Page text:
Key Terms

Before beginning the lesson, write the Key Terms where the class can see them:

Ask students to read each definition and provide either an example of how they’ve seen that term used or, if they haven’t seen it in use, an example of how they think it could be used in a sentence. At the conclusion of the lesson, reflection questions will allow students a second opportunity to use the Key Terms.

Color Barrier: an implicit social code of racial segregation or discrimination, e.g. the exclusion of Black players from Major League Baseball.

Colored: The term “colored” was used to identify African Americans at the start of the Jim Crow era as non-white. Because of the term’s association with that overtly racist time, it is considered outdated today and can be viewed as offensive.  Historically, however, some African Americans embraced the label “colored”. The famous civil rights organization, the National Association for the Advancement of Colored People (NAACP), did exactly that when it was founded in 1909. Similarly, the Colored World Series was the title the Black Negro League team owners decided to call their first championship. In this case and during this time period, “colored” was not considered offensive to the people who accepted the term. 

Demographic: a particular sector of a population.

Jim Crow Laws: Laws created to enforce white supremacy, predominantly in Southern states, but also throughout the country. The laws mandated the segregation of Blacks and Whites and legalized voter suppression. Their enforcement results in brutal violence against Black people. 

Mason-Dixon Line: the border between Pennsylvania and Maryland, which has become the unofficial line of demarcation between the American North and the American South.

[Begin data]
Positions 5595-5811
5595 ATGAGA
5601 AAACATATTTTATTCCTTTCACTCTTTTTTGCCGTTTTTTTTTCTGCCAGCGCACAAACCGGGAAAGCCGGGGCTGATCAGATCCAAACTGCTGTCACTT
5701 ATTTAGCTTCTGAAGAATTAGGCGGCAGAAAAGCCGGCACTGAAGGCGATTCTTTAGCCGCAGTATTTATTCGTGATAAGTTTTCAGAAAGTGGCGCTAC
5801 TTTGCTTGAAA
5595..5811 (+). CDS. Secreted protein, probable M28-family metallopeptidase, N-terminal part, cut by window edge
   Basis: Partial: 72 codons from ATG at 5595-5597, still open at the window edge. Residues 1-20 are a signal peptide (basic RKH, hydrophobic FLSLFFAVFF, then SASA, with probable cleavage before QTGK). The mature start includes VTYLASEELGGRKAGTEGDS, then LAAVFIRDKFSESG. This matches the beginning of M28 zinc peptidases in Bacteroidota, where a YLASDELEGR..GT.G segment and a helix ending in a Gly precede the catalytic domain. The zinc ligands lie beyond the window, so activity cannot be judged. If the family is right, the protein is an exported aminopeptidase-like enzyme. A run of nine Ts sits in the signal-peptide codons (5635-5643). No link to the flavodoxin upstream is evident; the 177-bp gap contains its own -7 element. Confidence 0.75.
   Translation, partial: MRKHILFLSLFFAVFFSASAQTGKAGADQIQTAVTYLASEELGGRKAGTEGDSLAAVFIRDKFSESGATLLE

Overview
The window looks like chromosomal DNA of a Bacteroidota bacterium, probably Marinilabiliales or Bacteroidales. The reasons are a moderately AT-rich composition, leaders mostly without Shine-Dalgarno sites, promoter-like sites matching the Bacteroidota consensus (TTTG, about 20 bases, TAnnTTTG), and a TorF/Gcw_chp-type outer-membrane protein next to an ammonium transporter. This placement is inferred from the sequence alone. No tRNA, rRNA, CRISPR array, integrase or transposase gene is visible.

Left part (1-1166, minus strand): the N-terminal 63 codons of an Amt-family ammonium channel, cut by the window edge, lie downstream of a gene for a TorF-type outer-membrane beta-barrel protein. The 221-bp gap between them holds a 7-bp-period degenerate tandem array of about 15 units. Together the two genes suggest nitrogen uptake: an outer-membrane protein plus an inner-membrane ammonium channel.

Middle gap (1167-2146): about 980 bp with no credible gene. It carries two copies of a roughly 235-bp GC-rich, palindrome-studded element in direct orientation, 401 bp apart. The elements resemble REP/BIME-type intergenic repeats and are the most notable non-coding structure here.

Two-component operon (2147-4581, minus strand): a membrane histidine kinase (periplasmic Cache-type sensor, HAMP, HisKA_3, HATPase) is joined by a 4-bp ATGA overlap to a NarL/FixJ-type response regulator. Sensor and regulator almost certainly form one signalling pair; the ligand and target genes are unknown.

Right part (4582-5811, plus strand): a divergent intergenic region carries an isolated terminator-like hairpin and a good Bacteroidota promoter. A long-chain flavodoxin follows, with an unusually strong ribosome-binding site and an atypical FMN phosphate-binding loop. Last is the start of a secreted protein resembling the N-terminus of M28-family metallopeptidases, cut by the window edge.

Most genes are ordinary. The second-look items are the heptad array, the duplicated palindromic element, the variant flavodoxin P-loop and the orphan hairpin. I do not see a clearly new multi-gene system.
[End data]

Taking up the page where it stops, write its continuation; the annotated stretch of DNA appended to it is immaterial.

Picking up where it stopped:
Migration: the process of moving or being moved from one place to another.

Negro: The term “Negro” was used by Europeans in the 1500’s to identify the people of Africa.  “Negro” is the Spanish word for “Black”.  The term “Negro” traveled with the millions of enslaved Africans to the Americas starting in 1619.   With the start of the Civil Rights Movement in 1955, young activists started referring to themselves instead as “Black” yet, mainstream African Americans continued to accept the term “Negro” to describe their race, as evident in baseball’s Negro Leagues.


Prejudice: a preconceived opinion that is not based on reason or actual experience. A negative opinion or judgment formed without just grounds or before sufficient knowledge.

Primary Source: the provider of direct or firsthand evidence about an event, object, person or work of art. Primary sources include historical and legal documents, eyewitness accounts, results of experiments, statistical data, pieces of creative writing, audio and video recordings, speeches and art objects.

Racism: A form of prejudice, discrimination, or antagonism directed against a person or people on the basis of their membership in a particular racial or ethnic group, typically one that is a minority or marginalized.

Reconstruction: a period of history in the American South, immediately following the Civil War, in which the former Confederate states faced the challenge of rebuilding their economy and social structure, which had previously revolved around slave labor.

Segregation: the action or state of setting someone or something apart from other people or things, or being set apart. The enforced separation of different racial groups in a country, community or establishment.

Sharecropper: a tenant farmer who gives a part of each crop to the landowner as rent.